The former head office of the Raleigh Bicycle Company has become the 400,000th listed building.
Historic England said the Howitt building in Nottingham stands as a reminder of when the firm was the world's largest bicycle manufacturer.
It is the latest to be added to the 71-year-old National Heritage List.
The art deco Elmdon terminal at Birmingham Airport, Plymouth's Theatre Royal and a 200-year-old cottage in Shropshire were also added.
The listing system was launched in 1947 to protect important buildings amid post-war redevelopment.
Historic England chief executive Duncan Wilson said reaching 400,000 entries was a "milestone".
"It confirms just how important our heritage is and how much deserves protecting for future generations," he said.
Howitt Building, Lenton Boulevard in Nottingham
The former Raleigh office, purpose built in 1931, was listed at Grade II by the Department for Digital, Culture, Media & Sport (DCMS) on the advice of Historic England.
The firm was the world's largest manufacturers of bicycles in the early 20th Century and a major employer until the 1950s, across its 60-acre (242,811 sq m) site in Nottingham.
Historic England said the factory was also one of the city's largest employers of African-Caribbean workers following a campaign by activist Oswald George Powe, who challenged the firm's "racially-discriminatory employment policy".
The building, which Raleigh has since left, is now known as the Lenton Business Centre and houses the Marcus Garvey Centre and the Marcus Garvey Ballroom - both named after the celebrated Jamaican journalist.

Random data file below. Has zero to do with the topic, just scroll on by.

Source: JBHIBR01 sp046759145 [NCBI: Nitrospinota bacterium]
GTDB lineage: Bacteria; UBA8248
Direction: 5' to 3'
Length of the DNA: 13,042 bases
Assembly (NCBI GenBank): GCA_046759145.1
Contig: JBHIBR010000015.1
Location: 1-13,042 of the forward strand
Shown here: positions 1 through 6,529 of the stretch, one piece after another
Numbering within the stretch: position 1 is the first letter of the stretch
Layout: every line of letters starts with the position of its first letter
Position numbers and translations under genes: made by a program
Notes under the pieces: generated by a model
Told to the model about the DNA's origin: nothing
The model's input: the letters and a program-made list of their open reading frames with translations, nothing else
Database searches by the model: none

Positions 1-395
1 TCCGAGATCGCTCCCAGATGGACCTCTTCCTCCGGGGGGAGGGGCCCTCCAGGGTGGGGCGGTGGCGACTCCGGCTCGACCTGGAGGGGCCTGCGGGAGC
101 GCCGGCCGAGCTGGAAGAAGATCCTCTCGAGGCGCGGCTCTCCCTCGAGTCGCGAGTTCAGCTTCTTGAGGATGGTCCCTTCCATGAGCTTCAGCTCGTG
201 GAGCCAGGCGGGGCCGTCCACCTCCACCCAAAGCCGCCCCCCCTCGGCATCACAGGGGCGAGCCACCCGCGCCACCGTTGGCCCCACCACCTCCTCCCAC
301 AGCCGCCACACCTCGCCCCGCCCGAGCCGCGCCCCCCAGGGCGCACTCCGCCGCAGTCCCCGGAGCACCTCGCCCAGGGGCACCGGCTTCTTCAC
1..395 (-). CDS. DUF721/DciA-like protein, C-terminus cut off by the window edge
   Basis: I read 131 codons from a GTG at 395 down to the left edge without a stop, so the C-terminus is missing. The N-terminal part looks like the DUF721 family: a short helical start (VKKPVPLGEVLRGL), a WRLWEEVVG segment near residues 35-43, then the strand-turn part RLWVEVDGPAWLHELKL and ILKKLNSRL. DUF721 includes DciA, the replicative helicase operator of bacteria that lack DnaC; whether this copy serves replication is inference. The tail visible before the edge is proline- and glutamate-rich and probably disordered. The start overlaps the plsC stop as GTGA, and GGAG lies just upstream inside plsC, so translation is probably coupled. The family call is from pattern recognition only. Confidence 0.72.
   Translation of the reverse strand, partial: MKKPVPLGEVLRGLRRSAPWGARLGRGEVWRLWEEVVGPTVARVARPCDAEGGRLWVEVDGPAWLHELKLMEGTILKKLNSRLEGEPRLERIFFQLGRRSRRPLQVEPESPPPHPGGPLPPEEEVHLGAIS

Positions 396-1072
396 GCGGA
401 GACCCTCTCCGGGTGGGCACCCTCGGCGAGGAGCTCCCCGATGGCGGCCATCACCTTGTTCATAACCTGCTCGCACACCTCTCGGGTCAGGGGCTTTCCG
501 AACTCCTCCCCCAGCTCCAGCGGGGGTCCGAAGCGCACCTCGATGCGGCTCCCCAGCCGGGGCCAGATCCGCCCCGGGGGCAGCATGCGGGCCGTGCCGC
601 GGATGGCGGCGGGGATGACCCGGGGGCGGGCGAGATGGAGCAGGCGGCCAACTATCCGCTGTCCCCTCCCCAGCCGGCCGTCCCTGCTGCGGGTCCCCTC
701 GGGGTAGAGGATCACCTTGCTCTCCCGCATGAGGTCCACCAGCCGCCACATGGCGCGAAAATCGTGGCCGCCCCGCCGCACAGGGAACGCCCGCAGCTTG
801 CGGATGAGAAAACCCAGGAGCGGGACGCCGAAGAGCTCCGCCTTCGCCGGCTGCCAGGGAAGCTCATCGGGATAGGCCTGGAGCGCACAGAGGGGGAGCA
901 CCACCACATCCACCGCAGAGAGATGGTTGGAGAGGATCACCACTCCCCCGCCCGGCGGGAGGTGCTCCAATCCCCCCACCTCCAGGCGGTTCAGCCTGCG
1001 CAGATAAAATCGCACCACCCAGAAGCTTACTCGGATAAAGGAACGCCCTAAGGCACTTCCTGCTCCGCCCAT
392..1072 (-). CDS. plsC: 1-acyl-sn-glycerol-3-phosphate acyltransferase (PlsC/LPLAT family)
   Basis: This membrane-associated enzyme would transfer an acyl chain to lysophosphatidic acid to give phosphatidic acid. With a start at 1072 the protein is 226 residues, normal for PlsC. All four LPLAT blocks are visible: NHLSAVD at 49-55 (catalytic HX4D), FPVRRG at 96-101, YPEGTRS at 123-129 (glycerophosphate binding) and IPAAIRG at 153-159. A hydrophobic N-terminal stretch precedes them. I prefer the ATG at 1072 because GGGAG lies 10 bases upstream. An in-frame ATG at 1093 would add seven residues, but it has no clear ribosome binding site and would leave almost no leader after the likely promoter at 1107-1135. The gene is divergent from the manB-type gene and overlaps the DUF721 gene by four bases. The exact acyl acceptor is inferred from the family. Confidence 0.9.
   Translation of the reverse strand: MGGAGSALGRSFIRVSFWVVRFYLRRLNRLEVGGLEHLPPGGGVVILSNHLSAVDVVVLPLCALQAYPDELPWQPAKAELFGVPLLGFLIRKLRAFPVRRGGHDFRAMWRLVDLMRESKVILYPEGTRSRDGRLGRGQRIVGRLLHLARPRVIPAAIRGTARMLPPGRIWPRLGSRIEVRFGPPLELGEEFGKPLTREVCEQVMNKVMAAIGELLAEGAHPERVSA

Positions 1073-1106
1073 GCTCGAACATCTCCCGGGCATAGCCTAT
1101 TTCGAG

Elmdon terminal building, Birmingham Airport
The Elmdon building at Birmingham airport was also recently added to the list by Historic England, who said its 1930s "Moderne-style" terminal was evocative of an era when aviation was at its "most glamorous".
Its concrete "wings" are said to reflect air travel while also providing cover for passengers boarding beneath.
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Theatre Royal, Royal Parade in Plymouth
Plymouth's Theatre Royal, which was completed in 1982, was also included as a "striking and sophisticated example of 20th Century design".
The architects created a moveable auditorium roof that could be lowered to conceal the upper tier of seating, providing a smaller venue - which Historic England said had never been attempted in Britain before.
The Birches 'squatter's cottage', Cleeton St Mary in Shropshire
The squatter's cottage was built in the late 18th or early 19th century and is a "rare representation of a very humble form of accommodation" once common in rural areas.
Historic England said the cottage might have been built by a smallholder drawn to the area to graze livestock on the moorland and quarry coal and stone.
It is made from painted rubble stone and was converted for domestic use in the 20th Century.